An expanded NFL schedule means one more game and an assault on records.
The 17-game schedule in the National Football League will apparently become official in a few days. While there have already been a few nay-sayers among the players (see ESPN’s Mike Triplett), there will also be some new changes to the offseason as well.
The 16-game slate began in 1978 and since then, there have been many league records broken as the NFL added two more contests (14 games) from the previous schedule. So what five individual and team marks could be threatened by an extra contest?
In 2019, Saints’ wide receiver Michael Thomas set a new NFL record by catching 149 passes. Who’s to say that in this aerial-oriented NFL that someone won’t reach 150 grabs in 17 games?
The most points allowed by a team in a single season? Well, the Detroit Lions came pretty close in 2020 when they surrendered 519 points, just 14 shy of tying the record the dubious record set in 1981 by the then-Baltimore Colts (533).
It would be ridiculous to suggest that any team could break the astonishing 104 sacks allowed by the 1986 Philadelphia Eagles. But what about the individual record, own by then-rookie quarterback David Carr of the Houston Texans? He went down a distressing 76 times in 2002 during the franchise’s first season in the league.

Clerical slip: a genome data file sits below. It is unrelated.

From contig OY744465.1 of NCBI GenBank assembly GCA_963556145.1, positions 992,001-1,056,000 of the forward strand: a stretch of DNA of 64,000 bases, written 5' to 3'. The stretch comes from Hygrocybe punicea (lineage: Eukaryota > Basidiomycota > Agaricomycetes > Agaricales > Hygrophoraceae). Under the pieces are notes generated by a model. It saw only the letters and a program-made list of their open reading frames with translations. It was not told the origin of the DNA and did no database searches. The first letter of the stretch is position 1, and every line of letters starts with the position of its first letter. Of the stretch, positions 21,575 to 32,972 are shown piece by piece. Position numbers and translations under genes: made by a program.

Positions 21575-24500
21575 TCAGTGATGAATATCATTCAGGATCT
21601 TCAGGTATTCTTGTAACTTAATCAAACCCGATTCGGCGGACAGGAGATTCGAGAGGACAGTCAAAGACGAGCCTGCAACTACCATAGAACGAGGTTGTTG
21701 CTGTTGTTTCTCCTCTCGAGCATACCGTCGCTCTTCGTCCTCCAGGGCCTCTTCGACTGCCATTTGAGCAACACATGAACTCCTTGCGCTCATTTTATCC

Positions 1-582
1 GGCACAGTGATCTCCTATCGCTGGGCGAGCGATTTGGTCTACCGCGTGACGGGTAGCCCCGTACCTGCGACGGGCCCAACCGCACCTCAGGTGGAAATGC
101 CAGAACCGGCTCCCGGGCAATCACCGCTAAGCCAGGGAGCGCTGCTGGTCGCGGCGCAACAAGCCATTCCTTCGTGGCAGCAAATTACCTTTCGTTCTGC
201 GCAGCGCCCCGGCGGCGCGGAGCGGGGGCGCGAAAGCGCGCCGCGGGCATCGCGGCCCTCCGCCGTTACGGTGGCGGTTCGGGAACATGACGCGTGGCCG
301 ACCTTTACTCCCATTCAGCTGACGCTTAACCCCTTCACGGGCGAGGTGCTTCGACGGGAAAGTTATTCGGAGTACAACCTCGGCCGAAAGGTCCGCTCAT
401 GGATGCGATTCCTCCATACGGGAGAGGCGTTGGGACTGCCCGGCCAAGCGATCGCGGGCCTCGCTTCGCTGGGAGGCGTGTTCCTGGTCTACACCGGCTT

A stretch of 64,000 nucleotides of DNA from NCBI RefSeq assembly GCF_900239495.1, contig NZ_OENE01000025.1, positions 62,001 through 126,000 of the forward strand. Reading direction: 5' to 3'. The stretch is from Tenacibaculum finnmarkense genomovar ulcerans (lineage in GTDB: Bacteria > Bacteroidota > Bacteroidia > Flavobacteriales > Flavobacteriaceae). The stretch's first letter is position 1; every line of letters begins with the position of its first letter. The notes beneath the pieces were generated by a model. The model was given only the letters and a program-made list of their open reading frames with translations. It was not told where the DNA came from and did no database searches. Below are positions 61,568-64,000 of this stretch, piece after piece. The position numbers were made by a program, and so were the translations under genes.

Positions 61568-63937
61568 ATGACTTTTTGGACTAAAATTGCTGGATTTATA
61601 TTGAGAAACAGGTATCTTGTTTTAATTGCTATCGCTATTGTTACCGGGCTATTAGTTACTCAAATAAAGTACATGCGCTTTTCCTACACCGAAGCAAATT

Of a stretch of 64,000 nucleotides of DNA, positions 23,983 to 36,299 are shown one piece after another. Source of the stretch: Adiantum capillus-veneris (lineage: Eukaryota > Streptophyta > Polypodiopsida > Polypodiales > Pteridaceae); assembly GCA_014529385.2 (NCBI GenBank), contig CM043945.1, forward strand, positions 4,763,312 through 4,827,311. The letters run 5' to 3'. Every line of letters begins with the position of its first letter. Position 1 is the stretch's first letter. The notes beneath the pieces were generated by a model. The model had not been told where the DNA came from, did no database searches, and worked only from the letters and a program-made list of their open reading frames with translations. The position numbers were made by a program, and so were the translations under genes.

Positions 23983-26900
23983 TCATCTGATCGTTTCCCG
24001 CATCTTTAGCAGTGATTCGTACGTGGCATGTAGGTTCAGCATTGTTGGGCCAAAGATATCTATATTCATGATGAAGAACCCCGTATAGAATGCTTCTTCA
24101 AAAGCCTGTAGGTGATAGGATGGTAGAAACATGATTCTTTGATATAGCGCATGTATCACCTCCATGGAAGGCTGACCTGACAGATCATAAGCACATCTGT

So when is a record not really a record? That could be said about the 22.5 sacks reached by Pro Football Hall of Fame defensive end Michael Strahan for the New York Giants in 2001? Now this has nothing to with the fact that many believe Packers’ quarterback Brett Favre had an “assist” in the mark (see ESPN’s Mark Kreidler).
It’s worth remembering that individual sacks were not counted by the NFL until 1982. So technically the likes of Merlin Ollsen, “Mean” Joe Greene, Bob Lilly and Deacon Jones (the latter coined the term “sack”), technically do not have any official QB traps on their resumes. So for now, Strahan’s mark is the standard. But who’s to say that someone like Aaron Donald couldn’t flirt with that number thanks to an extra game?
Finally, while the ball is in the air a lot these days, along comes a player like running back Derrick Henry. He ran for 2,027 yards this past season, just the eighth time in NFL history that a performer reached the two-grand yardage mark on the ground. But could he post similar numbers sooner than later and break Eric Dickerson’s mark of 2,105 yards set in 1984 in his second year with the Rams.
Henry would also become the first player in NFL annals to run for at least 2,000 yards twice.
It’s going to be fascinating to see what kind of numbers will be put up in 2021 on both sides of the ball with an additional contest to be played.